Living in Color: Caroline Rose’s Red

Living in Color: Caroline Rose’s Red

Caroline Rose stands alone behind Falstaff’s stage, where she’s set to perform her new album Loner, and tunes her guitar. Night has fallen on Sept. 13, and the muffled sound of the opening act forces Rose to lean her head close to properly hear her notes. I approach her for a photograph, not entirely certain that the person I am walking towards is even Rose herself. Luckily, it is. She seems hesitant to have her photo taken. She doesn’t have her signature red uniform on, and I catch her off guard, unprepared. The photo has to wait until Caroline Rose is performing as Caroline Rose.

Later, Rose wanders through the crowd and onto the stage, now adorning her red overalls and red shirt. The stage is decorated with a red chicken, a grungy looking garbage Elmo (also red, even if a little dirty) and red artificial roses that wrap around the microphones. Seriousness is not the atmosphere Rose is going for—she plays a recorder interlude, chugs a beer and crushes the can against her head—yet her music does not lack purpose. Her lyrics contain wit, insight and criticism that is easily digestible, while her goofy on-stage antics make her easy to enjoy — a breakdown of possible barriers between audience and band. She is very much human, and her on-stage presence breaks down any possible barriers between audience and band.

  (all photos provided by Tom LaPointe)

(all photos provided by Tom LaPointe)

On “More of the Same,” Rose’s most popular song, she sounds jaded with her life, but unable to grasp why. The melancholic stupor of the lyrics translates through loud, musical vocals set against a backdrop of spacey guitars and up-tempo drums. The lyrics on “Jeannie Becomes a Mom” are existential and urgent, and yet they find their place in the context of a pop rock song. Rose sings:

 

“But the world don't stop

Mmm, even when you're living in colour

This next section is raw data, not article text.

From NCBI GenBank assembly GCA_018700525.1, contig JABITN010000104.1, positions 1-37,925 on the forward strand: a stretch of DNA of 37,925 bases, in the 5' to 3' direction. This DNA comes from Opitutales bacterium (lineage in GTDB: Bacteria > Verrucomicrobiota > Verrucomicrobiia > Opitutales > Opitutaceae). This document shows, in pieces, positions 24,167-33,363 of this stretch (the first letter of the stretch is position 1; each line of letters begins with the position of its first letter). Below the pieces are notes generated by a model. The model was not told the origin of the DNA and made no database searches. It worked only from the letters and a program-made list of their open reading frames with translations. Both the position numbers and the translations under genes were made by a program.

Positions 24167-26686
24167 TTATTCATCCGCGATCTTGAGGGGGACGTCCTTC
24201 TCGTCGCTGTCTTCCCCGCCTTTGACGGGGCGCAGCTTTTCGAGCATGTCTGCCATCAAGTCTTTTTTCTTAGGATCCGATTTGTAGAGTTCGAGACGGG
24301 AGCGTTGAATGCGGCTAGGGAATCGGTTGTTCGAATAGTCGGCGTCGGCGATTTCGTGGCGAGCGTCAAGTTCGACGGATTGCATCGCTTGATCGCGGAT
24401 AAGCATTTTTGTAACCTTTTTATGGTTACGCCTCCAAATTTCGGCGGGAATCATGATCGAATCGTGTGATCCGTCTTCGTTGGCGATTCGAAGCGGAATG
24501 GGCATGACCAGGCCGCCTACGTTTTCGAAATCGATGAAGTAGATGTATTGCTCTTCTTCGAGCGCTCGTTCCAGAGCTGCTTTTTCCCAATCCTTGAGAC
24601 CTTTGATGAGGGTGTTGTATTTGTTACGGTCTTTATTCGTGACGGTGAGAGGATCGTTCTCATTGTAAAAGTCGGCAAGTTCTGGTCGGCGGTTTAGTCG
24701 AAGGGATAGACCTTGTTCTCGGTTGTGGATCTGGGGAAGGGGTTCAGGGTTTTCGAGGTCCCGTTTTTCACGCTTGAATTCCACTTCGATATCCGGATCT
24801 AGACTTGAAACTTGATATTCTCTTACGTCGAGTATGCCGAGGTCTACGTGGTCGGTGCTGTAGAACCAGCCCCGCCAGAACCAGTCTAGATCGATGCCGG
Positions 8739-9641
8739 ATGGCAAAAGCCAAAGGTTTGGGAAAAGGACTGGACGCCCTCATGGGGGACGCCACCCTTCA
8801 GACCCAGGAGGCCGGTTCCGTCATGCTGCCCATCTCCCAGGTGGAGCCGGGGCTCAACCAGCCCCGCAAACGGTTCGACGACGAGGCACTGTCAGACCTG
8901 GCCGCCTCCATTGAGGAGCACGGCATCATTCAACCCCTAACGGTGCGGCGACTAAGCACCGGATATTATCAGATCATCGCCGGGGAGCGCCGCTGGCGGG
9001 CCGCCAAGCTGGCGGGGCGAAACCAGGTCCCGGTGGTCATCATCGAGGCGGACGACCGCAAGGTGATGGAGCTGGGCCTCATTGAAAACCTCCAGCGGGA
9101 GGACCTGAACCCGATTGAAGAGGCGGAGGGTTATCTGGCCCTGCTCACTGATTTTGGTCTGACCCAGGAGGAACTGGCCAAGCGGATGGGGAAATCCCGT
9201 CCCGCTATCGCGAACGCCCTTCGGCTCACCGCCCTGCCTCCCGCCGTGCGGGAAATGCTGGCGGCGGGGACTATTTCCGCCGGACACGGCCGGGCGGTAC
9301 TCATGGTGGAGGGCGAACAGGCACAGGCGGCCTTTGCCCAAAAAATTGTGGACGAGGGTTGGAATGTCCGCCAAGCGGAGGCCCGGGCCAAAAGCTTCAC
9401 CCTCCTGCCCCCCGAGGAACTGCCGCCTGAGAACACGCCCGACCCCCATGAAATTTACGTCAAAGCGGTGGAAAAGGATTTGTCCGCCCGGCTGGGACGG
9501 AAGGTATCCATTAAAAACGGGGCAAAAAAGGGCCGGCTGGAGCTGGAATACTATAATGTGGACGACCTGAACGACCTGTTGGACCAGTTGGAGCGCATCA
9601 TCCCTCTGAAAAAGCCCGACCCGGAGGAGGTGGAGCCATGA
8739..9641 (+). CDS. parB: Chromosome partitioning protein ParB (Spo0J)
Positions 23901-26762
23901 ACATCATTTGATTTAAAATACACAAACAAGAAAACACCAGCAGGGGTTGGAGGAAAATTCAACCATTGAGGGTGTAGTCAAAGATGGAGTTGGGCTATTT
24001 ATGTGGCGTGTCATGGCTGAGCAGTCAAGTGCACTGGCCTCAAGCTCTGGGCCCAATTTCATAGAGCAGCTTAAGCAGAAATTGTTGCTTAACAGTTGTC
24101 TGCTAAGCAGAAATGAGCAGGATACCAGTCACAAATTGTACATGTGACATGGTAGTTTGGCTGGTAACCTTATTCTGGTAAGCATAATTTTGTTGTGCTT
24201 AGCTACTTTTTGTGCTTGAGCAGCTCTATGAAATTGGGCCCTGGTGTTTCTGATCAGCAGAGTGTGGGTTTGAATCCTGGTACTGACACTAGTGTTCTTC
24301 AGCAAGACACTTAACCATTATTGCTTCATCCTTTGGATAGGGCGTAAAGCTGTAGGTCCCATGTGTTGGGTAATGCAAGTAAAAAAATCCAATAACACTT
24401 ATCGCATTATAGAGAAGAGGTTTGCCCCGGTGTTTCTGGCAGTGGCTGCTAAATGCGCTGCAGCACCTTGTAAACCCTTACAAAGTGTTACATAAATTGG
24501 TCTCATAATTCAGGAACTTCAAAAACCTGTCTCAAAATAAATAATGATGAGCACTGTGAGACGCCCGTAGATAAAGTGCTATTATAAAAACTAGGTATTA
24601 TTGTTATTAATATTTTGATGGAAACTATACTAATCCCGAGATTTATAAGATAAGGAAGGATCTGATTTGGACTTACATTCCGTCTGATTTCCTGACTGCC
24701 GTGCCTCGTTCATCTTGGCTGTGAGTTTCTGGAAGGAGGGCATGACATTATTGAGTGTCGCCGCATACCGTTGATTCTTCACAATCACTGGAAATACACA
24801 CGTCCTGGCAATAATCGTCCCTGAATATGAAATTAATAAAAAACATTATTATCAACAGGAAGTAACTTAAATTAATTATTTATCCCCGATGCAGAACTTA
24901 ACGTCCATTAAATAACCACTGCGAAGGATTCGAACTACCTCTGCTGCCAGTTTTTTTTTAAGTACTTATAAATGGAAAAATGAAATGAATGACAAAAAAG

No, the world don't stop

Time is only gonna pass you by

Now you're in real life, now you're in real life”

 

At Falstaff’s, Rose channels her new album, which is laced with punchy synths and studded with smart lyrics, in a high energy and fun show. We were having half as much fun listening to Rose’s music as she and her band were having playing it. This kind of high energy is the mark of a truly captivating musical act, one that Lively Lucy’s, the club who hosted the concert, can only hope to bring back again and again to Skidmore.

Club president, Brendan Wright, says it best: “I’m tremendously grateful that SEC [Student Entertainment Committee] was able to help [Lively Lucy’s] bring Caroline along. Without their contribution, I think it was unlikely the event would’ve happened [and] it was awesome to bring an artist who’s starting to gain some traction in the scene right now, and even better to see the kind of turnout we did, especially for a Lively’s event this early in the year.”

Here’s hoping for more Rose-esque concerts from Lively Lucy’s and SEC throughout the year, and a spot on the Falstaff’s stage welcoming her beer-chugging, recorder-playing return to the stage any time.

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